Retrieve List<> from Session Variable


J

Jacques Oberto

Hi All,

I am having problems retrieving a List of objects
from a Session variable on page Default2.aspx.
A "casting" error is generated. Please see code
below. Could anybody help?
Thanks,

Jacques


===============
Default.aspx.cs
===============
List<Person> people = new List<Person>();
public class Person
{
public int age;
public string name;
public Person(int age, string name)
{
this.age = age;
this.name = name;
}
}

protected void Button1_Click(object sender, EventArgs e)
{
people.Add(new Person(50, "Fred"));
people.Add(new Person(30, "John"));
people.Add(new Person(26, "Andrew"));
Session["mylist"] = people;
Response.Redirect("Default2.aspx");
}

===============
Default2.aspx.cs
===============
List<Person> people = new List<Person>();
public class Person
{
public int age;
public string name;
public Person(int age, string name)
{
this.age = age;
this.name = name;
}
}

protected void Page_Load(object sender, EventArgs e)
{
if (Session["mylist"] != null)
{
//casting problem line below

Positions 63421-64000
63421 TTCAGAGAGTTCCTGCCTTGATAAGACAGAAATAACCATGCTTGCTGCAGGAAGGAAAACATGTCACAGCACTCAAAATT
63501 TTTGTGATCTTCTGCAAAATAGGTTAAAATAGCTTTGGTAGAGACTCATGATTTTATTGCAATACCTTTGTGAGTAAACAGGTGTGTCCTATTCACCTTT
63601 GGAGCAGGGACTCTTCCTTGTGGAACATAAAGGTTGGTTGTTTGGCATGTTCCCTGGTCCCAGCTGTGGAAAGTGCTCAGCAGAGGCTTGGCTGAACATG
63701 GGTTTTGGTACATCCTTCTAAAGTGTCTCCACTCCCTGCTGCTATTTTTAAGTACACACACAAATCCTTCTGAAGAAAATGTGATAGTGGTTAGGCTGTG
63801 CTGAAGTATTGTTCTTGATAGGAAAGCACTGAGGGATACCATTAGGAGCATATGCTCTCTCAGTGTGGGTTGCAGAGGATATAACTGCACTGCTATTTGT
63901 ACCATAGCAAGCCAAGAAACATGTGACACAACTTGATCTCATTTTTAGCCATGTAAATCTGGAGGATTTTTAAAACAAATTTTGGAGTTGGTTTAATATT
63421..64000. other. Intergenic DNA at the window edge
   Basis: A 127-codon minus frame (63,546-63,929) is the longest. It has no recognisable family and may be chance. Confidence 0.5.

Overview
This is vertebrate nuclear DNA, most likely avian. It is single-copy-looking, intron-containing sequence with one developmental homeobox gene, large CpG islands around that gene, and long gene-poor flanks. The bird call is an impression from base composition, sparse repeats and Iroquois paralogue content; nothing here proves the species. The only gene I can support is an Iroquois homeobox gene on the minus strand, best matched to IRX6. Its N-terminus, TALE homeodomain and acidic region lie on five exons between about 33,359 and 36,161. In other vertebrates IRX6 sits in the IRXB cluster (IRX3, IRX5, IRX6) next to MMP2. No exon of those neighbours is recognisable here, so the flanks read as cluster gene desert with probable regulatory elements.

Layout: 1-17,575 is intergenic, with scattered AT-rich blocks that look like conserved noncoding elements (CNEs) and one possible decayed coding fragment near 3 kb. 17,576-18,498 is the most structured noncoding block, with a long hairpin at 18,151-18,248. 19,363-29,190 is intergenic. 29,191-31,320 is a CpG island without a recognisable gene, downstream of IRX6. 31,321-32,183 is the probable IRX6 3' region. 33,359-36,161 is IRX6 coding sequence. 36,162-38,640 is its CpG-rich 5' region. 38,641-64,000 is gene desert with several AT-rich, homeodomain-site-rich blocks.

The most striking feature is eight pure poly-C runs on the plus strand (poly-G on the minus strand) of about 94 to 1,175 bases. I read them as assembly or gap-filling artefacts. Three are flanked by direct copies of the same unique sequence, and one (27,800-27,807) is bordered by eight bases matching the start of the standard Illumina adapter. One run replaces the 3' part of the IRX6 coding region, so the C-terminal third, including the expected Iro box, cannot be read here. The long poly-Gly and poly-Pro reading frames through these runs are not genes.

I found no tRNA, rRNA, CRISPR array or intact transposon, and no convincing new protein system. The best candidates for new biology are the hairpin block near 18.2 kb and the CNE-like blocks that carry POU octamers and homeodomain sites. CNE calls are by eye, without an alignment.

people = (List<Person>)Session["mylist"];
}
}

====================
 
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A

Alexey Smirnov

Hi All,

I am having problems retrieving a List of objects
from a Session variable on page Default2.aspx.
A "casting" error is generated. Please see code
below. Could anybody help?
Thanks,

Jacques

===============
Default.aspx.cs
===============
List<Person> people = new List<Person>();
public class Person
{
    public int age;
    public string name;
    public Person(int age, string name)
    {
        this.age = age;
        this.name = name;
    }

}

protected void Button1_Click(object sender, EventArgs e)
{
    people.Add(new Person(50, "Fred"));
    people.Add(new Person(30, "John"));
    people.Add(new Person(26, "Andrew"));